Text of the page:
Diaspora Stories: Monotheist Kenyan Christian Meets The Polytheist Maya Culture

Diaspora Stories: Monotheist Kenyan Christian Meets The Polytheist Maya Culture

Diaspora Stories: Monotheist Kenyan Christian Meets The Polytheist Maya CultureMost of the inhabitants of Kenya believe in a supreme supernatural God. All Bantus including Kikuyu, Kamba, Meru, Embu traditionally believe in a supreme God – Ngai or Mulungu. The Luo, also, believe in a spiritual supreme being whose name is Nyasaye or “he who is praying” or Jok, a term that designates the souls of the dead that have merged with the soul of God, by creating a single entity. The Maasai belief system is monotheistic. The deity is spiritual called Engai and has a dual nature—both benevolent and vengeful. The most important figure in the Maasai religion is the laibon, a kind of priest and shaman, whose role traditionally includes healing, divination, and prophecy and a link with Engai.

The Kamba, the Bantu scion I come from, believed in a monotheistic, invisible and transcendental God, Ngai or Mulungu, who lives up in the sky. Another venerable name for God is Asa (the strong Lord or the Father). He is also known as Ngai Mumbi (God the creator, fashioner or maker), na Mwatuangi (God the ‘distributor’ or ‘cleaver’, from the human act of slicing meat with a knife or splitting wood with an axe), and Mulungu (‘creator’), which is the name most commonly used in East Africa for the creator God, and exists as far south as the Zambezi of Zambia.

Ngai or Mulungu is perceived as the omnipotent Creator of life on earth, Protector and as a merciful, if distant, entity. The Kamba say that God does to them only what is good, so they have no reason to complain. He protects people, and is known as both ‘the God of comfort’ and ‘the Rain Giver’ (rain is sometimes called the ‘saliva of God’, and for this reason to spit on something (such as a child) is a symbol of great blessing).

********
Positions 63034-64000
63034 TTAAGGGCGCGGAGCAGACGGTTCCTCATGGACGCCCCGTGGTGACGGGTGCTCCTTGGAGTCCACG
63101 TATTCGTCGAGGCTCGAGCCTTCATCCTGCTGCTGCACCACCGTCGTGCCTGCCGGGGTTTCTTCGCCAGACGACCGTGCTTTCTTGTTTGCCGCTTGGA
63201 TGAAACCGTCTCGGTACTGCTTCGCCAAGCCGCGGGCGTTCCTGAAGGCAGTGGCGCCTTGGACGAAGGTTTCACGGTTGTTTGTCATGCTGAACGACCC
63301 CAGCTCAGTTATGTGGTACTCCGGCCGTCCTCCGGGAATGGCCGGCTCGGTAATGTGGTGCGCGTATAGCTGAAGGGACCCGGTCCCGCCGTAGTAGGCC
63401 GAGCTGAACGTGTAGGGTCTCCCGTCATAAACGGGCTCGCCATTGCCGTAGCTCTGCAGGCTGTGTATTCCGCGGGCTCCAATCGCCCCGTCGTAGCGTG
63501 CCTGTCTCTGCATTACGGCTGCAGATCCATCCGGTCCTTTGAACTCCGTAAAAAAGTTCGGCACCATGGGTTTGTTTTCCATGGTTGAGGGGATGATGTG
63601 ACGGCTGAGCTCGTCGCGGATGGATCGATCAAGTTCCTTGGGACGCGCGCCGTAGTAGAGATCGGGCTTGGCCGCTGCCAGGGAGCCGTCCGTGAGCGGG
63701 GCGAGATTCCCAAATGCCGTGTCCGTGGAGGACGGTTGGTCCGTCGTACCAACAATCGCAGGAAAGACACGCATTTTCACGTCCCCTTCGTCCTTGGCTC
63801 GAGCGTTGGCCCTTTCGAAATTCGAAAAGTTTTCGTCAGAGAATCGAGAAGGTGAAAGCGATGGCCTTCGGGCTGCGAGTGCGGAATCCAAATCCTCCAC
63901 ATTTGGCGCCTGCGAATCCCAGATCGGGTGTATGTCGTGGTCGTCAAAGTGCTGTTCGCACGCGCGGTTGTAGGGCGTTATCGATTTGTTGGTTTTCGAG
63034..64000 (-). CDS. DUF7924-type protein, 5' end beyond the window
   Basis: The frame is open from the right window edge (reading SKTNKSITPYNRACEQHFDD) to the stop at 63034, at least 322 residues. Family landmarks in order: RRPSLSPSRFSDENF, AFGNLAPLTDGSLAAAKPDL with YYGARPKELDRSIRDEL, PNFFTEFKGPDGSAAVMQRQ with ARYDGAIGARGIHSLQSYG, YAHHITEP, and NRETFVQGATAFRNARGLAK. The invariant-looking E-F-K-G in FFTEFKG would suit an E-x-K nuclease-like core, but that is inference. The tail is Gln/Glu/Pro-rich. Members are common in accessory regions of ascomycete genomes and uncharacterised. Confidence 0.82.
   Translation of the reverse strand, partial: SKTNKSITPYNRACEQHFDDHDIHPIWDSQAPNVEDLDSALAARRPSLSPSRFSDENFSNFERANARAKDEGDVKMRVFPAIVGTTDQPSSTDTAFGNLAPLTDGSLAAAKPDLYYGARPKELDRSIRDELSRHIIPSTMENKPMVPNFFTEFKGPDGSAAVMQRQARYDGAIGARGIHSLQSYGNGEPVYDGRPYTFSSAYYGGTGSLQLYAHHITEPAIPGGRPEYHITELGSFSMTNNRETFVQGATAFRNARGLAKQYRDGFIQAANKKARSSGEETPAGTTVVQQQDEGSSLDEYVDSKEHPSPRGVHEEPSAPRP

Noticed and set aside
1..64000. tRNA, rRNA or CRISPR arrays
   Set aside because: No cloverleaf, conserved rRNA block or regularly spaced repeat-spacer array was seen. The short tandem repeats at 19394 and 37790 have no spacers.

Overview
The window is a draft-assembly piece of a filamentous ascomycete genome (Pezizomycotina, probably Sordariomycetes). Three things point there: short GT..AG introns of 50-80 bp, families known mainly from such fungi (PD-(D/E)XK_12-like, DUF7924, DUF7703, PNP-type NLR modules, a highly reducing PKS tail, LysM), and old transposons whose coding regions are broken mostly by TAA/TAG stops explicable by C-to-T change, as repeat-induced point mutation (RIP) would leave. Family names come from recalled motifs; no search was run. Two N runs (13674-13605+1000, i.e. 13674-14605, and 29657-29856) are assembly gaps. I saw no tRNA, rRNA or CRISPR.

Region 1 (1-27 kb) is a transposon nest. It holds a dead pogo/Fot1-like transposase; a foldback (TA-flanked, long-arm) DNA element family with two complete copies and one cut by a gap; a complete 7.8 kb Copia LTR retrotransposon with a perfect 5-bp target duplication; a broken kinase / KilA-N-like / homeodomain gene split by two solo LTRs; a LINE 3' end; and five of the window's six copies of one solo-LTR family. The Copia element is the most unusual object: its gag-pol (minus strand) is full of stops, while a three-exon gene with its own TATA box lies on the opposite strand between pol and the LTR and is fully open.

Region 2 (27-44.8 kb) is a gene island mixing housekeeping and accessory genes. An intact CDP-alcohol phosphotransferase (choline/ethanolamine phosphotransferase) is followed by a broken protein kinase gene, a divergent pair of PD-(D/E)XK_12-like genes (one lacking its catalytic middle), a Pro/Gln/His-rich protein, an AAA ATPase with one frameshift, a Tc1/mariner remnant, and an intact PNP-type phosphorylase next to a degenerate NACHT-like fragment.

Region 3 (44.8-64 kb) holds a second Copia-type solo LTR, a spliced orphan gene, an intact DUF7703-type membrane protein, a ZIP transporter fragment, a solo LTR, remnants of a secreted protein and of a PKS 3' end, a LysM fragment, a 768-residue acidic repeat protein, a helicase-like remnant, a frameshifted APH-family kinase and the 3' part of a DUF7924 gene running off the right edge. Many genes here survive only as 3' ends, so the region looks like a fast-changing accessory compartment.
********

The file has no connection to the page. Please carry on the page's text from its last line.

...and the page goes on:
The Kamba consider the heavens and the earth to be the Father’s ‘equal-sized bowls’: they are his property both by creation and rights of ownership; and they contain his belongings, including livestock, which he lowered from the sky and gave (perhaps ‘lent’ is more correct) to the Kamba.

What is substantial about the religious beliefs of most of the tribes in Kenya is that they are monotheists and believe in life after death. These are the basic beliefs in Christianity. On many occasions, I have differed with the accounts of the early missionaries to Kenya who gave an account of how it was difficult to convert a “native” to Christianity. Both traditional beliefs and Christianity preached monotheism and life after death. There were only a few modifications from the fundamental belief in One Omnipotent God and life after death and these modifications should not have accounted for the difficulties the missionaries stated they had in the spread of Christianity.

From a traditional monotheism belief and later a Christian believer the author of Life Lessons of an Immigrant gets a different perspective of God and afterlife concepts when he takes a vacation in Mexico – specifically in the land of the historic Maya people and their civilization going back to 3,000 BC. Find out this experience from your copy of Life Lessons of an Immigrant by John Makilya at www.Amazon.com. Also, for more information visit: https://johnmakilya.com.  However, those wishing to get an autographed copy of the Life Lessons of an Immigrant by John Makilya please call or text the author at 617-653-8386.

By John Makilya: Diaspora Messenger Contributor


Diaspora Stories: Monotheist Kenyan Christian Meets The Polytheist Maya Culture

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